This vision would perhaps most importantly allow Labour to build a Brexit model that enhances its wider project of transformation in Britain, as EFTA membership would free Britain from EU state aid rules, allowing a Labour government to mobilise the state to help regenerate the ‘left behind’ areas that largely voted leave, addressing the roots of division. Brexit policy cannot be allowed to define our domestic policy, it must act as a catalyst, not a constraint. By seeking EFTA membership, we offer both clarity and compromise. Though much of the debate over Brexit was driven by right-wing hysteria around immigration, the Labour Party must be unashamed in its defence of a progressive attitude and a welcoming approach. On this matter, the party of the collective and intersectional working class has given too much ground for too long.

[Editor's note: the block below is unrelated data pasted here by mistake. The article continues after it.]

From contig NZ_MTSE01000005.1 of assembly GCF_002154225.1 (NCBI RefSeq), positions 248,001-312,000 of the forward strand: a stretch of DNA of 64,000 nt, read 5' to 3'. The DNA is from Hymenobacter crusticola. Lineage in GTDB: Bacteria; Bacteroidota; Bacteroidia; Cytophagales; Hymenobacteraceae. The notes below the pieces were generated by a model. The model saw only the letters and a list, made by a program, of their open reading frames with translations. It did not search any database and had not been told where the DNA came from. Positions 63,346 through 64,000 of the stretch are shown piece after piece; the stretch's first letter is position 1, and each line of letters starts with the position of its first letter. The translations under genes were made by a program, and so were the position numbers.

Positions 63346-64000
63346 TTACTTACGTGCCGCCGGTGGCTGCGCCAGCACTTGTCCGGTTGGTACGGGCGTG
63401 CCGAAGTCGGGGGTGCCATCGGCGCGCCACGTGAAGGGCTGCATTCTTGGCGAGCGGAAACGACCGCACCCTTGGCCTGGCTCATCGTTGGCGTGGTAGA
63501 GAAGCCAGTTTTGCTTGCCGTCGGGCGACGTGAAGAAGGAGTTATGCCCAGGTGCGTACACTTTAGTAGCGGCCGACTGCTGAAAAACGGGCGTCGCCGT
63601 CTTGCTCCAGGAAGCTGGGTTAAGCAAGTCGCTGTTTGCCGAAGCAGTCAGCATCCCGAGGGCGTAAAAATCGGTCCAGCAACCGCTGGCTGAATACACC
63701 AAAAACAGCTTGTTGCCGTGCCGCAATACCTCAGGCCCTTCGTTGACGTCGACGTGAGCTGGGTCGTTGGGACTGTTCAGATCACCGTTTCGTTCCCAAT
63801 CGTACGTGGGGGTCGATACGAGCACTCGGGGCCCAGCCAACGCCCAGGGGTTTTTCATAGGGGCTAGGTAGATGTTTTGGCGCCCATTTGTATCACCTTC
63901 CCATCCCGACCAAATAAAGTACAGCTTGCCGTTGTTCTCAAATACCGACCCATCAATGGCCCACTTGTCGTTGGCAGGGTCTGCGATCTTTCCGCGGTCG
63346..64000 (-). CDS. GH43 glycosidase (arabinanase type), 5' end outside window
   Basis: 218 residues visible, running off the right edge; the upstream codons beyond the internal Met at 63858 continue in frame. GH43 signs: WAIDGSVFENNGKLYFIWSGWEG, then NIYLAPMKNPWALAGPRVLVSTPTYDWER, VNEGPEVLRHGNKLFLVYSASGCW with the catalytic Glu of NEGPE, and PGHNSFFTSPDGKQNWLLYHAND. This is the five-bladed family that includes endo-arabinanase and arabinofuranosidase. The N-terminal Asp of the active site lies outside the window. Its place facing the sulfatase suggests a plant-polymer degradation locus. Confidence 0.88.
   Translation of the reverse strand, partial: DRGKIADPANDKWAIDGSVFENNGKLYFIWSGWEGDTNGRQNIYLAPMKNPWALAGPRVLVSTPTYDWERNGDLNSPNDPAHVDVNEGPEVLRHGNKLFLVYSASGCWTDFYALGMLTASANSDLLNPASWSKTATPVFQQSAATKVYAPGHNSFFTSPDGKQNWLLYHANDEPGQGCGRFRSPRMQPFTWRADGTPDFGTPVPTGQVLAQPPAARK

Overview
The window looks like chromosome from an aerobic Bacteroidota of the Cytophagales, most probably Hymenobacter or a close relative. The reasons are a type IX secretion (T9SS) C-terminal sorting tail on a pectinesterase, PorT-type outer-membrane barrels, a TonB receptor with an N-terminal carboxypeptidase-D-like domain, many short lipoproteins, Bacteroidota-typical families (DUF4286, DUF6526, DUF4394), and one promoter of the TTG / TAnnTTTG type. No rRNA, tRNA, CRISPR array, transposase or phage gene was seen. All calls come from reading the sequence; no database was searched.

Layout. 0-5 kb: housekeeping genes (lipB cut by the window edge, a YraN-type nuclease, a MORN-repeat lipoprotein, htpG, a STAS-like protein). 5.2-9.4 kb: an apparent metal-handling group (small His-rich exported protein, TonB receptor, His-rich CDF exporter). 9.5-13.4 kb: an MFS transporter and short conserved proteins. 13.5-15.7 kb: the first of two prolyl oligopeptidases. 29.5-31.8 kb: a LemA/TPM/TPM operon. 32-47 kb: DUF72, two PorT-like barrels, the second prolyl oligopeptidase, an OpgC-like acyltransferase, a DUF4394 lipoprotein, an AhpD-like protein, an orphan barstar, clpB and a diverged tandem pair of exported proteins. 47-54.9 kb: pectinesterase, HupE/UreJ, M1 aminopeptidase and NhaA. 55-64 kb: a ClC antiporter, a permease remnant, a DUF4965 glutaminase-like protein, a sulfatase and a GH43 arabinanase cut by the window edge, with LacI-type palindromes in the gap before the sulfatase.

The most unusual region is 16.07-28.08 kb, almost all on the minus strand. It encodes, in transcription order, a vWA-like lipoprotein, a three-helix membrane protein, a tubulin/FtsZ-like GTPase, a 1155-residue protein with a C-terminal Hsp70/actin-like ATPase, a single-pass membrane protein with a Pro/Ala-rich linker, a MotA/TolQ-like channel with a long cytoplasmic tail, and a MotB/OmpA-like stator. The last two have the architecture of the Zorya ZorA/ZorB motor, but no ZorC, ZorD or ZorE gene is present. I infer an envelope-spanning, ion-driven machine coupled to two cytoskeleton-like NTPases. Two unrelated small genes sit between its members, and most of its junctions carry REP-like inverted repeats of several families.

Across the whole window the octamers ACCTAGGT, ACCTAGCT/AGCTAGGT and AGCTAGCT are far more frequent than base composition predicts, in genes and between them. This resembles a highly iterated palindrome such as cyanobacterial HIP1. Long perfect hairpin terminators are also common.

There are problems with the Eurocentrism of Freedom of Movement, and this must be continually confronted. Again, however, this must be seen in light of wider policy objectives and must go hand in hand with a commitment to strengthening the rights of and numbers of refugees admitted to the UK under a Labour government. Freedom of Movement, put simply, must be defended and extended. No good compromise pleases everyone, but we believe that this model provides a genuine opportunity to enshrine the freedoms and cultural cohesion that Remainers desire from EU membership, as well as allowing Labour to be free in implementing their manifesto to invest in areas devastated by Conservative and Liberal Democrat austerity.